Five of appellant's six points on appeal turn on the probative value to be ascribed to the officers' testimony as to his intoxication: Seymour's at 1:50 and 3:00; Toner's at 1:50; and Rohleder's at 3:00. The accident, it may be recalled, occurred no later than 12:15. His basic contention is that drunkenness one-and-one-half to almost three hours later is too remote to demonstrate drunkenness at the time of the accident. Hence, he argues: (1) he should have had a dismissal at the close of the state's case; (2) the verdict was not supported by the evidence; (3) the evidence of intoxication was erroneously admitted; (4) an instruction on intoxication should not have been given because not based on substantial evidence; and (5) a mistrial should have been declared because of all the foregoing errors.
In analyzing this overall contention it must be borne in mind that, by virtue of a pre-trial oral amendment of the information, appellant was charged with involuntary manslaughter under K.S.A. (1972) Supp. 21-3404:
"Involuntary manslaughter is the unlawful killing of a human being, without malice, which is done unintentionally in the commission of an unlawful act not amounting to felony, or in the commission of a lawful act in an unlawful or wanton manner. . . ."
To sustain its case under this statute it was incumbent on the state to prove two elements: first, an unintentional killing; and second, that appellant was at the time either engaged in the commission of a misdemeanor or was operating his car in a wanton manner. There was no question as to the first element; the homicide was conceded. As to the second, the state became committed to the "misdemeanor" theory when the trial court instructed without objection from the state that in order to convict, the jury had to find that the appellant was driving a motor vehicle while under the influence of intoxicating liquor. Wantonness was never an issue in the case.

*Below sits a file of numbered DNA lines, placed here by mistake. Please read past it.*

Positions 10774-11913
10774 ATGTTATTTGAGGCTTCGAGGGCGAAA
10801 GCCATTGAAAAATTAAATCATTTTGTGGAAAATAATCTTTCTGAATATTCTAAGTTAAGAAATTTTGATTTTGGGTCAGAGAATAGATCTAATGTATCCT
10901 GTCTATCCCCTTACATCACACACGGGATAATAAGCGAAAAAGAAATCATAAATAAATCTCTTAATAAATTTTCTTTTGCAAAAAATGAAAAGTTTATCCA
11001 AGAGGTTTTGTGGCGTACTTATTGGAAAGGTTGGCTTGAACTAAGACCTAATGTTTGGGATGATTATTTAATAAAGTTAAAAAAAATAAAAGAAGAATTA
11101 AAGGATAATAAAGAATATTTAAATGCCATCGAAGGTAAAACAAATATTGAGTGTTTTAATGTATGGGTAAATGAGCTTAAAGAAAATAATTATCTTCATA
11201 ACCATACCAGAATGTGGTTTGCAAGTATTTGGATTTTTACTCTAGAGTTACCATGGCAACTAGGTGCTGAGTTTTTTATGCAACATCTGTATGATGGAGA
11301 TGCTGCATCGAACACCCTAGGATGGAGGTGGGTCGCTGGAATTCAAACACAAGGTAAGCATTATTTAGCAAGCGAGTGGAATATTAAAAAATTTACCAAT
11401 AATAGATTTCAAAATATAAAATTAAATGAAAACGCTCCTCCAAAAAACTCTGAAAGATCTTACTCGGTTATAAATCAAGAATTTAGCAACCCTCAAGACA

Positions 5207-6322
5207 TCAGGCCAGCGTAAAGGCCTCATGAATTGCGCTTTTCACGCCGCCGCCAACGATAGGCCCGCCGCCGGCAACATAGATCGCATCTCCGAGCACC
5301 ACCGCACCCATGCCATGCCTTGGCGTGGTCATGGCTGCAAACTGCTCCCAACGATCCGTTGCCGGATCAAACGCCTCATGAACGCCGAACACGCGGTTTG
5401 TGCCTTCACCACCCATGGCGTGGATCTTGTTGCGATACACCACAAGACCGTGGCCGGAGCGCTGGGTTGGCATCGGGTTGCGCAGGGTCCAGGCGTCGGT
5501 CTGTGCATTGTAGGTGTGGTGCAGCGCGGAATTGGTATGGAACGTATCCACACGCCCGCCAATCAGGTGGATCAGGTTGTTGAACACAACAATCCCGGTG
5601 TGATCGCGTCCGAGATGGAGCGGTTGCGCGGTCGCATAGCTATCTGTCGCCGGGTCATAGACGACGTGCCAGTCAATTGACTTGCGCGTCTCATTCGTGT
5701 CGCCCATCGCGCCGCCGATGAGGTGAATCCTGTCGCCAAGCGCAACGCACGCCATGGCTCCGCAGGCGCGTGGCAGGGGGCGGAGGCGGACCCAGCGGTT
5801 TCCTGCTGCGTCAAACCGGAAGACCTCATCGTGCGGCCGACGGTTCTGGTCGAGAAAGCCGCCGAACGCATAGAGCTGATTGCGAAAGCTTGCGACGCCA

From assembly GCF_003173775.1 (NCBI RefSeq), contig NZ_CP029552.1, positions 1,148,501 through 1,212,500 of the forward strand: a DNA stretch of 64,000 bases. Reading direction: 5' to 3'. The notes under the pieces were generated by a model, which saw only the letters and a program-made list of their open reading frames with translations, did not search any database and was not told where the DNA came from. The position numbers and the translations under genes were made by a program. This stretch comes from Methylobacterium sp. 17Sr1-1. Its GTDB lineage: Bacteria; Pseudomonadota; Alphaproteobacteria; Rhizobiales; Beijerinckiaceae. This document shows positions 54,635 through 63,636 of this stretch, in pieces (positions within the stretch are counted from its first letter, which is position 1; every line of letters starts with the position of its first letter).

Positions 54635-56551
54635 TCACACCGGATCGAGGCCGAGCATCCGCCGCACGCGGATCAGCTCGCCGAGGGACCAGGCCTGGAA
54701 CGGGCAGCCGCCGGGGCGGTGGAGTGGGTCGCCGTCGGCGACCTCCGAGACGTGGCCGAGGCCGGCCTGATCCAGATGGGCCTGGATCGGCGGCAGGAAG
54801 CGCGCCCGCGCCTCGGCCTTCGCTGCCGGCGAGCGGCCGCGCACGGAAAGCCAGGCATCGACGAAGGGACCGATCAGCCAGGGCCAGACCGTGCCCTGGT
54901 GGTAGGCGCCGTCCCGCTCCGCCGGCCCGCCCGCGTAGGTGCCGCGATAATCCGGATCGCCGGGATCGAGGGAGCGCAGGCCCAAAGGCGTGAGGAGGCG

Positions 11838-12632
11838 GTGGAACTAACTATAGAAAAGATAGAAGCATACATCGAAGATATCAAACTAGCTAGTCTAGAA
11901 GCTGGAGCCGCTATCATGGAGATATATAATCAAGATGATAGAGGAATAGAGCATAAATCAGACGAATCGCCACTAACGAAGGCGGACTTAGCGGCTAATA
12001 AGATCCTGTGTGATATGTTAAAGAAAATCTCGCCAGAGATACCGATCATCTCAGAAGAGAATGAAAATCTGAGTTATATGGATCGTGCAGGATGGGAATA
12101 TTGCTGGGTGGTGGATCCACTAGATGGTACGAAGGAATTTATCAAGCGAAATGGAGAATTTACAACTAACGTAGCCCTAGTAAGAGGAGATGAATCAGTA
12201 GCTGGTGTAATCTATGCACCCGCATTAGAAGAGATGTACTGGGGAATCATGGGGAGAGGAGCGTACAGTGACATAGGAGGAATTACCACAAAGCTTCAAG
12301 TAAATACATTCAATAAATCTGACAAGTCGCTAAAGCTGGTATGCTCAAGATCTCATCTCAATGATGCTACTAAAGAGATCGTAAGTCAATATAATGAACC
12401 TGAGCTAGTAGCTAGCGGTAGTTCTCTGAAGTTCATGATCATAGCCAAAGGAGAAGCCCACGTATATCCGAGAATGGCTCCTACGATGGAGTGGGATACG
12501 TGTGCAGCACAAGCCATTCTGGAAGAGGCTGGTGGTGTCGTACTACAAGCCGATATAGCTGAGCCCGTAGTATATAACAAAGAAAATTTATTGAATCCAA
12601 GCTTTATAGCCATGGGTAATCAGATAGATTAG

Did the evidence of appellant's drunkenness afterwards have any probative value as to his condition at the time of the accident? If it did, our inquiry is at an end, for it would then be admissible for such weight as the jury might choose to give it. Our test on appeal, of course, is whether there was a reasonable inference of guilt to be drawn by the jury, not whether the evidence establishes guilt beyond a reasonable doubt. State v. Ulriksen, 210 Kan. 795, 504 P.2d 232, Syl. ¶ 5; State v. Kliewer, 210 Kan. 820, 504 P.2d 580, Syl. ¶ 5.